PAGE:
The clamour began after an affidavit was released over the weekend showing Burris was contacted by ousted Gov. Rod Blagojevich's brother about making a campaign contribution.
"I can't believe anything that comes out of Mr. Burris at this point," state Rep. Jim Durkin said. "I think it would be in the best interest of the state if he resigned because I don't think the state can stand this anymore."
Durkin and House Republican Leader Tom Cross want an investigation of Burris for possible perjury.
The affidavit, filed with the Illinois House Impeachment Committee on Feb. 5, contradicts statements he made last month in front of the committee, before being sworn in as senator on Jan. 15.
The discrepancy could mean he perjured himself.
On Monday, Burris said the affidavit was voluntary and not the result of contact from federal agents investigating the former governor. He said any suggestion otherwise is "absolutely, positively not true."
He also insisted the affidavit doesn't go back on previous sworn statements to lawmakers who recommended Blagojevich's impeachment.
On Sunday, an adamant Burris told reporters at a combative press conference in Chicago that he hadn't done anything wrong and never misled anyone.
"I've always conducted myself with honor and integrity," said Burris, 71. "At no time did I ever make any inconsistent statement."
Burris' office released the affidavit after its existence was first reported by the Chicago Sun-Times. The U.S. senator said Sunday he spoke to U.S. Senate Majority Leader Harry Reid and senior Illinois Sen. Dick Durbin and "they understand what's going on."
Reid spokesman Jim Manley confirmed Burris told Reid about the affidavit Friday.
"Clearly it would have been better if Senator Burris had provided this information when he first testified," Manley said. "Senator Reid is reviewing the affidavit and will await any action by Illinois legislative leaders after they review the matter."
Durbin spokeswoman Christina Angarola said Burris told Durbin about the affidavit on Friday, but didn't provide a copy.
Gov. Pat Quinn, who advanced to the governor's mansion after Blagojevich was ousted over corruption allegations last month, also called on Burris to explain the contradiction.
"My opinion is that he owes the people of Illinois a complete explanation," Illinois Gov. Pat Quinn said, according to Quinn spokesman Bob Reed.
According to the affidavit, Blagojevich's brother, Robert Blagojevich, called Burris three times — once in October and twice after the November election — to seek his fundraising assistance.
The disclosure reflects a major omission from Burris' testimony in January when an Illinois House impeachment committee specifically asked if he had ever spoken to Robert Blagojevich or other aides to the now-deposed governor about the seat vacated by President Barack Obama.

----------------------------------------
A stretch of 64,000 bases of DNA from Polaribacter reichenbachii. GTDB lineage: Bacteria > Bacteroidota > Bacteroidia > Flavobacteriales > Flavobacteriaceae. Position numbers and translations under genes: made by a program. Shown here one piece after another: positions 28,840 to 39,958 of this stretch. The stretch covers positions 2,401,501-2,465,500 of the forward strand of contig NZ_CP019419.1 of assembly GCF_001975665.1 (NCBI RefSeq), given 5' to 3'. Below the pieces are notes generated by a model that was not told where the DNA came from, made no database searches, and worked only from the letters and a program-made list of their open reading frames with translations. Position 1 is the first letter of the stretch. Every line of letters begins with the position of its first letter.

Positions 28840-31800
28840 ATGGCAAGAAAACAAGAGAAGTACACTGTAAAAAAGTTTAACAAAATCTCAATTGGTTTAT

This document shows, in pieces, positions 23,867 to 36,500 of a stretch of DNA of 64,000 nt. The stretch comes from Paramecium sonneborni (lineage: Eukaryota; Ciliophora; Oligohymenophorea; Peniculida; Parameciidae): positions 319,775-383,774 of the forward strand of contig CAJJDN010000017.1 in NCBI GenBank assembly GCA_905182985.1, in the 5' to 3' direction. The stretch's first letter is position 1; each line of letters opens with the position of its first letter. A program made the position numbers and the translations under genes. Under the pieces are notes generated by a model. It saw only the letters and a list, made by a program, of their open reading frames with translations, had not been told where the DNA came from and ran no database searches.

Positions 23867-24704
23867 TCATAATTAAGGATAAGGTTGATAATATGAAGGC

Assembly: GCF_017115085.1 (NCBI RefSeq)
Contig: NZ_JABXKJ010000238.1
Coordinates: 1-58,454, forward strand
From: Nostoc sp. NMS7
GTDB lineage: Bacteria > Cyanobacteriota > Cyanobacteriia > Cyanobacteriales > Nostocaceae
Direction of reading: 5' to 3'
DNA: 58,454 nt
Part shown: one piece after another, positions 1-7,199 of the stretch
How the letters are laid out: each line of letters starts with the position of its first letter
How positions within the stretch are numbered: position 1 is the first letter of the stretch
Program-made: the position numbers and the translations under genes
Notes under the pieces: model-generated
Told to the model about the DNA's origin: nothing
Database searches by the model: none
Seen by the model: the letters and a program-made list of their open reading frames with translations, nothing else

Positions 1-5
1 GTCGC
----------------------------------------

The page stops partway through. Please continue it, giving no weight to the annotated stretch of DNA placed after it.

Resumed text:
Burris explained Sunday that he never got a chance to answer a direct question about Blagojevich's brother, and submitted the Feb. 4 affidavit to clarify.
However, transcripts of Burris' impeachment committee testimony show he had opportunities to provide a full response to Illinois legislators. In one instance, when asked directly about speaking to Robert Blagojevich and other associates of the former governor, Burris consulted with his attorney before responding.
Robert Blagojevich's attorney has said that his client believes one of the conversations was recorded by the FBI.
Burris said Sunday that he told Robert Blagojevich he would not raise money because it would look like he was trying to win favor from the governor for his appointment.
"I did not donate one single dollar nor did I raise any money or promise favors of any kind to the governor," he said.
It's not clear what action state legislators could now take against Burris, said Northwestern University law professor and former Illinois Comptroller Dawn Clark Netsch.
"I'm not aware that anything quite like this has happened in any state before," she said.
Based on federal law, the state Senate could argue that Burris was a temporary appointment, then pass a bill calling for a special election to name a permanent senator, Netsch said.
But Quinn's hands may be tied."I don't see anything that the current governor could do, except to ask for legislation to ask for a special election," she said.
Durkin and Cross said Sunday that they think a special election would be the best course.